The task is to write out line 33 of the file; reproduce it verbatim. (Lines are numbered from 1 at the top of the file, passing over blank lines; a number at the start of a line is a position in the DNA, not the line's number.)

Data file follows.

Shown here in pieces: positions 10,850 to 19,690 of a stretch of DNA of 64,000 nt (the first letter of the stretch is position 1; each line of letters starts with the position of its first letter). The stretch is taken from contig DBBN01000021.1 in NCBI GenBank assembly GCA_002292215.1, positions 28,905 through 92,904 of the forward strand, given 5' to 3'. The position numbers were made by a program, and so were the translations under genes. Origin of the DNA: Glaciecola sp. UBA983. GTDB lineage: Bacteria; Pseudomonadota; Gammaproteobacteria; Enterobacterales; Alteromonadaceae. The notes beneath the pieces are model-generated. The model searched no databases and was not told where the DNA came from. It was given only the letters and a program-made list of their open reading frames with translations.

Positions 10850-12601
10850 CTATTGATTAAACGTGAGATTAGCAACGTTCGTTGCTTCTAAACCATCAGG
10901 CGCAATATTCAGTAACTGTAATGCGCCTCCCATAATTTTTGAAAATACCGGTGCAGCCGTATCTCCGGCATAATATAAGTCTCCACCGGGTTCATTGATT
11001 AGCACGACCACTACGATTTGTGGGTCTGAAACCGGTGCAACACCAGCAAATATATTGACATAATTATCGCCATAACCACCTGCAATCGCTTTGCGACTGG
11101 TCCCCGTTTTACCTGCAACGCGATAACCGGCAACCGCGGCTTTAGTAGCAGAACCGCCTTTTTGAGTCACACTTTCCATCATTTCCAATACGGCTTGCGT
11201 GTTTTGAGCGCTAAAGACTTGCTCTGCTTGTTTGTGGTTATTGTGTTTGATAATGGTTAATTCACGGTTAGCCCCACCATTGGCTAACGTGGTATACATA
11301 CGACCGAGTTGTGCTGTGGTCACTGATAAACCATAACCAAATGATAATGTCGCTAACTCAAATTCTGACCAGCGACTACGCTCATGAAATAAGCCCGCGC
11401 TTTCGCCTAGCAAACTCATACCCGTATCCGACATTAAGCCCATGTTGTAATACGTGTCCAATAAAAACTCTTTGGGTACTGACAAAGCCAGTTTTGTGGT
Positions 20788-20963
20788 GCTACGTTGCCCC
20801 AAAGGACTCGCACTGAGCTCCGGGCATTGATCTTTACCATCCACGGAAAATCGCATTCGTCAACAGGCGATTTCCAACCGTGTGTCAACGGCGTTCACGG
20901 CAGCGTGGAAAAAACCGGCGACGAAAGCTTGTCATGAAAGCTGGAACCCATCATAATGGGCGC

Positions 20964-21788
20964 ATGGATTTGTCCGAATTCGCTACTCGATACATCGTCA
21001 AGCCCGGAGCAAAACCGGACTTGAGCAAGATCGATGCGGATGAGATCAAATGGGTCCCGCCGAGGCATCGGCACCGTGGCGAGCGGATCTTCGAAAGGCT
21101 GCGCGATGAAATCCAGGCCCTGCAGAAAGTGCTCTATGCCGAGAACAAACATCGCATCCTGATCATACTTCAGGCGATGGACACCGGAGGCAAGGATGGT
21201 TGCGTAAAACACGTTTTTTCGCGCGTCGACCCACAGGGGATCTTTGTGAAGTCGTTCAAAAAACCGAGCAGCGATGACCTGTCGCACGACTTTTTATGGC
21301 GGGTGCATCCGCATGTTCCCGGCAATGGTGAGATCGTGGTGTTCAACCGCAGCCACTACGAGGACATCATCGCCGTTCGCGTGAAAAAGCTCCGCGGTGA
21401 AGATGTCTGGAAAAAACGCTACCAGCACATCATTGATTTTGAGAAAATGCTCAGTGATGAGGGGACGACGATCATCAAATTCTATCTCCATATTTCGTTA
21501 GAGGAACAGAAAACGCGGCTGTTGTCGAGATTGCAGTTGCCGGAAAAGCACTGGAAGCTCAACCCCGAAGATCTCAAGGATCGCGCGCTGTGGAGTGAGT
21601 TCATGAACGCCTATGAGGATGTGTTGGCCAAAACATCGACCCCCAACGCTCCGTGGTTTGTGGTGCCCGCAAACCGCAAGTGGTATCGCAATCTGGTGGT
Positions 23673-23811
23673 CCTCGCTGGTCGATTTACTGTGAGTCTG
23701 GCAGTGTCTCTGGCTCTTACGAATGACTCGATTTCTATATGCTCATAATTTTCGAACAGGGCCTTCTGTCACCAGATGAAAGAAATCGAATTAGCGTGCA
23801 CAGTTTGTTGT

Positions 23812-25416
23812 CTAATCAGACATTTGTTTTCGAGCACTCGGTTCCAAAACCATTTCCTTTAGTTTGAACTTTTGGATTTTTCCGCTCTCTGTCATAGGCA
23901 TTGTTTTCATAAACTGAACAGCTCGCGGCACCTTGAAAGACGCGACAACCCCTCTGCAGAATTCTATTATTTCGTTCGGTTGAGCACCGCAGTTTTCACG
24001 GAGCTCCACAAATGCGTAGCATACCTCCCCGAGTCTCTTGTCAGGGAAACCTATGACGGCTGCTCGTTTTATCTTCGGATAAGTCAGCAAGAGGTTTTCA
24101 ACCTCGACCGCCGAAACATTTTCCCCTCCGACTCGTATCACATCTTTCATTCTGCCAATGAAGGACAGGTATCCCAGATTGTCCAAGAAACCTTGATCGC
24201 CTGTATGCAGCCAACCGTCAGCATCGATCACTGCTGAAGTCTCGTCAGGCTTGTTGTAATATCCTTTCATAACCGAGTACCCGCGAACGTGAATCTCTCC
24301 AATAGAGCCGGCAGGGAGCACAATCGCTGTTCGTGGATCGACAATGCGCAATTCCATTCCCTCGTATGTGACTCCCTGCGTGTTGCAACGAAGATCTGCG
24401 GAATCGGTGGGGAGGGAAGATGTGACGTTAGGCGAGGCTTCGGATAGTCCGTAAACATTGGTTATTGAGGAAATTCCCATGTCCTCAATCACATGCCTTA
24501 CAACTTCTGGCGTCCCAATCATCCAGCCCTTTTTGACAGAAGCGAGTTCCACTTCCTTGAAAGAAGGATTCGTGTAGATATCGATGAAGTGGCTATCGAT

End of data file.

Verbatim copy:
24301 AATAGAGCCGGCAGGGAGCACAATCGCTGTTCGTGGATCGACAATGCGCAATTCCATTCCCTCGTATGTGACTCCCTGCGTGTTGCAACGAAGATCTGCG